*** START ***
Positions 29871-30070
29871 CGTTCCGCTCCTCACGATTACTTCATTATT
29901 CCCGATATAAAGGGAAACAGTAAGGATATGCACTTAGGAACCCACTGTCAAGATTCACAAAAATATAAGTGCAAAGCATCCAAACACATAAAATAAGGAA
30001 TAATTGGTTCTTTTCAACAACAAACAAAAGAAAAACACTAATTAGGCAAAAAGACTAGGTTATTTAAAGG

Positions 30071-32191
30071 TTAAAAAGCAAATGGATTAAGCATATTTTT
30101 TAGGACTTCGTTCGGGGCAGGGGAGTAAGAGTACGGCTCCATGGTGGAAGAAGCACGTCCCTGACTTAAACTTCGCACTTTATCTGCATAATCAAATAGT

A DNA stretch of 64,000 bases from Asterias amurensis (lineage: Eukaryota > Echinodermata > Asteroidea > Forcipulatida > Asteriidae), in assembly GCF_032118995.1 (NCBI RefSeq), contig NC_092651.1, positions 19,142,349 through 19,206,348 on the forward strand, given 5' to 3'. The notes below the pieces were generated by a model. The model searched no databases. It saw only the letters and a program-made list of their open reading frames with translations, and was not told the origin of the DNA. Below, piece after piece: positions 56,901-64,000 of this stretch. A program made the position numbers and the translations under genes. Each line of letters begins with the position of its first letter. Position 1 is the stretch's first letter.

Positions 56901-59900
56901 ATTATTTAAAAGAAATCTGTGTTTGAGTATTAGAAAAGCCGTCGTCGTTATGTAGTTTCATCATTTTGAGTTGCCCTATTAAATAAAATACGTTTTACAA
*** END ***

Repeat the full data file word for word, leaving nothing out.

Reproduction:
Positions 29871-30070
29871 CGTTCCGCTCCTCACGATTACTTCATTATT
29901 CCCGATATAAAGGGAAACAGTAAGGATATGCACTTAGGAACCCACTGTCAAGATTCACAAAAATATAAGTGCAAAGCATCCAAACACATAAAATAAGGAA
30001 TAATTGGTTCTTTTCAACAACAAACAAAAGAAAAACACTAATTAGGCAAAAAGACTAGGTTATTTAAAGG

Positions 30071-32191
30071 TTAAAAAGCAAATGGATTAAGCATATTTTT
30101 TAGGACTTCGTTCGGGGCAGGGGAGTAAGAGTACGGCTCCATGGTGGAAGAAGCACGTCCCTGACTTAAACTTCGCACTTTATCTGCATAATCAAATAGT

A DNA stretch of 64,000 bases from Asterias amurensis (lineage: Eukaryota > Echinodermata > Asteroidea > Forcipulatida > Asteriidae), in assembly GCF_032118995.1 (NCBI RefSeq), contig NC_092651.1, positions 19,142,349 through 19,206,348 on the forward strand, given 5' to 3'. The notes below the pieces were generated by a model. The model searched no databases. It saw only the letters and a program-made list of their open reading frames with translations, and was not told the origin of the DNA. Below, piece after piece: positions 56,901-64,000 of this stretch. A program made the position numbers and the translations under genes. Each line of letters begins with the position of its first letter. Position 1 is the stretch's first letter.

Positions 56901-59900
56901 ATTATTTAAAAGAAATCTGTGTTTGAGTATTAGAAAAGCCGTCGTCGTTATGTAGTTTCATCATTTTGAGTTGCCCTATTAAATAAAATACGTTTTACAA